Fraud continues to pose problems in 2010

Some notable facts from the trends show:

  • a 19.86% increase in identity fraud when compared with the same period in 2009,
  • the number of victims of impersonation increased by over 20% compared with the first quarter of 2009, and
  • overall fraud levels remain consistent, with nearly 60,000 proven frauds identified in the first three months of 2010.
Identity fraud has always been a sinister crime - fraudsters using the names and details of innocent victims to generate their criminal cash-flow. An increase in identity fraud of 19.86% in the first quarter of 2010 (compared with the same period in 2009), therefore, is cause for concern.

As CIFAS has previously reported, however, the surge in identity frauds that make use of the victim's current address details (which are therefore more sophisticated and difficult to detect) is a trend that has become more pronounced during the past 12 months. A 44.73% increase in identity frauds where the facility, product, policy or claim was granted (fraud was proved when it was too late, only after the facility had been offered,) is proof of this sinister development.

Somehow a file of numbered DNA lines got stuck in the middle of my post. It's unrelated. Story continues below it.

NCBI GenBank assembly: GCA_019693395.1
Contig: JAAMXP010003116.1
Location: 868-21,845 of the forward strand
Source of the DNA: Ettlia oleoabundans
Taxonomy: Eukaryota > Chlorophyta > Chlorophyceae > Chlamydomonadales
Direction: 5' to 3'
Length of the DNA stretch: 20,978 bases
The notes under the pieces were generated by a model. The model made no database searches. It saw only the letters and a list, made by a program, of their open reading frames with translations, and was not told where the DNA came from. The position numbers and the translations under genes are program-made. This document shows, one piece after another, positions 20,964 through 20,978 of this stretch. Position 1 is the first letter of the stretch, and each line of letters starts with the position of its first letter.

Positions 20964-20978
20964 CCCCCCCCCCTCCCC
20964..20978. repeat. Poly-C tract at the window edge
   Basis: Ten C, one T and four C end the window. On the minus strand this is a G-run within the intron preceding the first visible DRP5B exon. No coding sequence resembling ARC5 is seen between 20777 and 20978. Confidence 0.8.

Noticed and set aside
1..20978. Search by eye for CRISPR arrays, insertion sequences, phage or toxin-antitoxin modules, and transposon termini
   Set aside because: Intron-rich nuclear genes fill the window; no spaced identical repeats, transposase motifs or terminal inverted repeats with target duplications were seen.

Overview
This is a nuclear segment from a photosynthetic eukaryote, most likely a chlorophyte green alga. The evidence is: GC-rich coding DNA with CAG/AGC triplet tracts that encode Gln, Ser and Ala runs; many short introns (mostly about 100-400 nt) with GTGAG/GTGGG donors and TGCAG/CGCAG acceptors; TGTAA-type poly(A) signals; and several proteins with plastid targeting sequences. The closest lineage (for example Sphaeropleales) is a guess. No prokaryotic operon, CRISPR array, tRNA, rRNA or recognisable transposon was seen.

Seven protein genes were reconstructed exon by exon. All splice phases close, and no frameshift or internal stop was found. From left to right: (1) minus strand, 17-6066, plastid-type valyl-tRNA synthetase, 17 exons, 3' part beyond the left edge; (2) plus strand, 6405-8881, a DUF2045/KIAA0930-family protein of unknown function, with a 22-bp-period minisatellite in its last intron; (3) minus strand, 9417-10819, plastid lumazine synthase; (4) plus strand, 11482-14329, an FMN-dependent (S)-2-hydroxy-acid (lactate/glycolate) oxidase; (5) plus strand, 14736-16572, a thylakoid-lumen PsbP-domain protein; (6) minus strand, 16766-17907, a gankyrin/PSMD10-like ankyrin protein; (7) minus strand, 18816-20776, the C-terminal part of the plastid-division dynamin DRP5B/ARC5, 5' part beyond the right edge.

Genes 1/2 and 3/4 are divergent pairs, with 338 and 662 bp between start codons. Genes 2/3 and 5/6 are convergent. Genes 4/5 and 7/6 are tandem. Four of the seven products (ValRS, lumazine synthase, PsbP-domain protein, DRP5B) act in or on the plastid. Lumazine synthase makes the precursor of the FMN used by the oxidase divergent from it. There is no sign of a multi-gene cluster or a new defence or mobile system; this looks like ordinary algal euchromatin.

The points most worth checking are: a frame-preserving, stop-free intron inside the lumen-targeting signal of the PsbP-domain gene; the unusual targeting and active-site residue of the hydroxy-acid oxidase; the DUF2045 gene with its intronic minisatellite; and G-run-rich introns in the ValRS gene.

CIFAS communications manager, Richard Hurley, commented: "The increase in the use of a victim's current address and details makes the ‘impersonation' seem more realistic and, therefore, difficult to detect and prevent due to the applications seeming so plausible. The challenge for us all, therefore, is to battle against the sophisticated criminals that perpetrate these crimes."

The first three months of 2010 actually saw a slight decrease (-1.37%) in the frauds recorded, when compared with the first quarter of 2009. This figure, unfortunately, must be seen in context. Between January and March 2010, CIFAS Members recorded 59,650 frauds - which is actually an increase of 350 on the frauds identified during the previous quarter (October to December 2009).

Richard Hurley noted: "The fight against fraud is "a war of attrition". The changes in the types of fraudulent activity witnessed in the past two years demonstrate that fraud does not disappear - it simply adapts. While any decrease in fraudulent activity can be seen as a good thing, we must not lose sight of the fact that the figures remain consistently high and that fraud remains rife in the UK."